The thermal conductivity of the two insulation materials measured against the number of freeze-thaw cycles is shown in Figure 9. It can be seen in this figure that, with an increase in the number of freeze-thaw cycles, the thermal conductivities of the two insulation materials also increases in a linearly manner. The fitting formula of the thermal conductivity of the polyphenolic sample with the number of freeze-thaw cycles is as follows:where is the number of freeze-thaw cycles completed. The fitting formula for the thermal conductivity of the polyurethane sample with the number of freeze-thaw cycles is as follows:where is the number of freeze-thaw cycles completed. It can be seen from Figure 8 that the change in the thermal conductivity of the polyphenolic thermal insulation material is more significant than that of the polyurethane insulation material. The thermal conductivity of the polyphenolic thermal insulation material without freeze-thawing was observed to be 0.0305 W/(m·K). After 50 cycles of freeze-thawing, the thermal conductivity reaches 0.0442 W/(m·K), which is nearly 50% higher than the initial thermal conductivity. The thermal conductivity of the polyurethane thermal insulation material without freeze-thawing was 0.0278 W/(m·K). However, due to its low moisture absorption, after 50 freeze-thaw cycles, the thermal conductivity reached 0.02833 W/(m·K). This increase in the thermal conductivity was not more than 2% of the original value. The thermal conductivity of the polyurethane insulation material, which has a low rate of water absorption, increased slightly with an increase in the number of freeze-thaw cycles. Furthermore, it can be considered that the thermal conductivity of polyurethane insulation materials is not affected by freeze-thaw cycles.

3.3. Thermal Conductivity of Insulation Materials at Room Temperature

The thermal conductivities of the two insulation materials measured against the moisture content as mass percentages are shown in Figure 10. The thermal conductivity of the polyphenolic and polyurethane insulation materials increased almost linearly with an increase in the water content. For the polyphenolic insulation material, when the moisture content of the sample reached 78.78%, the thermal conductivity was 0.03742 W/(m·K); this value was 26.8% higher than that of the dry material. For polyurethane insulation materials, when the mass moisture content of the sample reached 14.06%, the thermal conductivity was 0.02986 W/(m·K); this value was 14.4% higher than that of the dry sample. The thermal conductivity of polyurethane and polyphenolic is similar when the moisture content is 0. However, the water absorption rate of the polyurethane material is lower, which means that the thermal conductivity of polyurethane is less than that of polyphenolic. Therefore, from the perspective of thermal conductivity, polyurethane insulating materials are better.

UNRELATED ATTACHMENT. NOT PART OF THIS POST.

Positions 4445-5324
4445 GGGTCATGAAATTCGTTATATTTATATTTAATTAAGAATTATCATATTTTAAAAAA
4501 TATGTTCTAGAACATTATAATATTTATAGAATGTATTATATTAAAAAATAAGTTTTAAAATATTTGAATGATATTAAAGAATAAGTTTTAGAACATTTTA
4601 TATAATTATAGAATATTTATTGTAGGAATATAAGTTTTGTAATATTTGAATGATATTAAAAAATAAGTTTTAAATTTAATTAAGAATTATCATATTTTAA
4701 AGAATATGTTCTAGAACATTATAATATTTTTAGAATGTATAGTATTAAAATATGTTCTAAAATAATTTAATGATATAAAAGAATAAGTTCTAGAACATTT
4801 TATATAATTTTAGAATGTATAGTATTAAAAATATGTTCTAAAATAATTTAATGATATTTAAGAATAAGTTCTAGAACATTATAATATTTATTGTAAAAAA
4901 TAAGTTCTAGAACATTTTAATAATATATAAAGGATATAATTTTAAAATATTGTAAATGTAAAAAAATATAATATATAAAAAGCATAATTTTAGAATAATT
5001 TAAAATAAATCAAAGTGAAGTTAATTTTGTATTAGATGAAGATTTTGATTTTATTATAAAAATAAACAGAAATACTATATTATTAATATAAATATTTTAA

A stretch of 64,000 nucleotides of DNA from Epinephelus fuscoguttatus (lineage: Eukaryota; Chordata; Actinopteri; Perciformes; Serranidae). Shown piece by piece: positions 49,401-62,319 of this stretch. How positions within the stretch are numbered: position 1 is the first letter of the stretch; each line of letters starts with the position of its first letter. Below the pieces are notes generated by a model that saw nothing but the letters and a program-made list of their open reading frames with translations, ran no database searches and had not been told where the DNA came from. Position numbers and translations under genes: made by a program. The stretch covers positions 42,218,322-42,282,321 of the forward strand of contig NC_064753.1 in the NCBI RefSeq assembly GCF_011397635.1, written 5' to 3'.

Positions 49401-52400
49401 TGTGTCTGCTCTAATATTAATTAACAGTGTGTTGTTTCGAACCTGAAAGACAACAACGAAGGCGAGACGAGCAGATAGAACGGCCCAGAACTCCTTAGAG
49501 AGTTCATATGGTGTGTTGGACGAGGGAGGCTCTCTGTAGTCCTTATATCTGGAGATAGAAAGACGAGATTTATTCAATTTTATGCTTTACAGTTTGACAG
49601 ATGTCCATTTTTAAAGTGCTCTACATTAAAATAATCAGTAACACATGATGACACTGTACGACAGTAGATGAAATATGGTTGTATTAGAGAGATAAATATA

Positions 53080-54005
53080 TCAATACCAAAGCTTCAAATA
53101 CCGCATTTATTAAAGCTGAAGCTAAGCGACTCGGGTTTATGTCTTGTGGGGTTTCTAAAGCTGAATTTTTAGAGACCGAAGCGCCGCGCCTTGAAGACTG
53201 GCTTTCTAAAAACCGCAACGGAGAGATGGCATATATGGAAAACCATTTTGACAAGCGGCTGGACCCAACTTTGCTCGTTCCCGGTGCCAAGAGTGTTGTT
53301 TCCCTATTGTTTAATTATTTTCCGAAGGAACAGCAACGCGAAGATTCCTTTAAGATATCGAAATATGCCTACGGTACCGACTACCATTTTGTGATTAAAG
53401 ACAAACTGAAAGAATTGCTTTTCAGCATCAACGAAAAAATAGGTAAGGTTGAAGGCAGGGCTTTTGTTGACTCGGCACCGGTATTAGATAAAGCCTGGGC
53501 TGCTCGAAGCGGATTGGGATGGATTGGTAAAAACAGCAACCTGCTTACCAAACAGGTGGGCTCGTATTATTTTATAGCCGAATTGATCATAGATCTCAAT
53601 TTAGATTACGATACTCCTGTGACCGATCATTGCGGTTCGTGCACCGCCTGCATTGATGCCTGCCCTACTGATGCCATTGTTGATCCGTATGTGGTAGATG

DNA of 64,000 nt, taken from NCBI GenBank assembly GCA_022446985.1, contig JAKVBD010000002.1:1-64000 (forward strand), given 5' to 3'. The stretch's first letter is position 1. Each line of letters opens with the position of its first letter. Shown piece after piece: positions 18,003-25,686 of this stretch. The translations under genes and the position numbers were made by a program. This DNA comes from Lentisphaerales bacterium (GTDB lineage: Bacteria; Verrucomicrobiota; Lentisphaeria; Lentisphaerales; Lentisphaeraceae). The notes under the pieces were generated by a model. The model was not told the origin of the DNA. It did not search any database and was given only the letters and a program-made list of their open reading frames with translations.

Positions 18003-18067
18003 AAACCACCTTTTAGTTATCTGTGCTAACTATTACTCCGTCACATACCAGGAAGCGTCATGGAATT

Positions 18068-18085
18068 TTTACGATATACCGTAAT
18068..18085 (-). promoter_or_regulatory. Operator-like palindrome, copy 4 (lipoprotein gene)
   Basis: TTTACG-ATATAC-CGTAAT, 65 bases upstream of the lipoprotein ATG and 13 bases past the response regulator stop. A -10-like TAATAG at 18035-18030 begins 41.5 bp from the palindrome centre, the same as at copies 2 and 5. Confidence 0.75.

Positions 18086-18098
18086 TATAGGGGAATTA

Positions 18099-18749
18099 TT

The fitting formula of the relationship between the thermal conductivity and the moisture content of polyphenolic materials iswhere is the thermal conductivity and is the moisture content. The fitting formula of the relationship between the thermal conductivity and the moisture content of the polyurethane material iswhere is the thermal conductivity and is the moisture content.

3.4. Relationship between Thermal Conductivity and Ice Content after Freezing

The relationships between the thermal conductivities and the ice contents of the two insulation materials are shown in Figure 11. In general, once the water inside the insulation material was frozen, its thermal conductivity was observed to change dramatically. This was mainly because of the thermal conductivity of the dry thermal insulation materials being far less than that of ice. With an increase in the ice content, the thermal conductivity of the two kinds of thermal insulation materials increased gradually. Furthermore, it was observed that the rate of thermal conductivity increases more significantly than that observed before freezing. The change in the thermal conductivity was more sensitive after the insulation material had been frozen at low temperatures. The thermal conductivity of frozen samples was generally larger than that observed before freezing. Only when the ice content in the materials was 0, the two values were close; this shows that freezing has an insignificant effect on the thermal conductivities of dry insulation materials. The thermal conductivity of ice has been established to be 2.3 W/(m·K), which is about 4 times than that of water (0.581 W/(m·K)). When the water inside the thermal insulation material is converted into ice, at freezing temperatures, the thermal conductivity is bound to increase. Therefore, the thermal conductivities of the two insulation materials gradually increased with an increase in the ice content. In particular, the thermal conductivity of the polyphenolic insulation material increases in a parabolic manner, as can be seen in Figure 11(a), with an increase in the ice content. As shown in Figure 11(b), for polyurethane thermal insulation materials, the curve of the thermal conductivity changes with the ice content. This was divided into two stages; the first stage was the thermal conductivity fluctuation stage, and the corresponding change in the range of the ice content was from 0% to 5%; herein, it should be noted that the thermal conductivity fluctuates up and down. The second stage was the stable growth stage of thermal conductivity, with the corresponding variation in the ice content in the range of 5% to 14%, and the thermal conductivity increased linearly with the ice content. When the ice content was 14.11%, the thermal conductivity increased by 20.6% as compared with that when it was dry.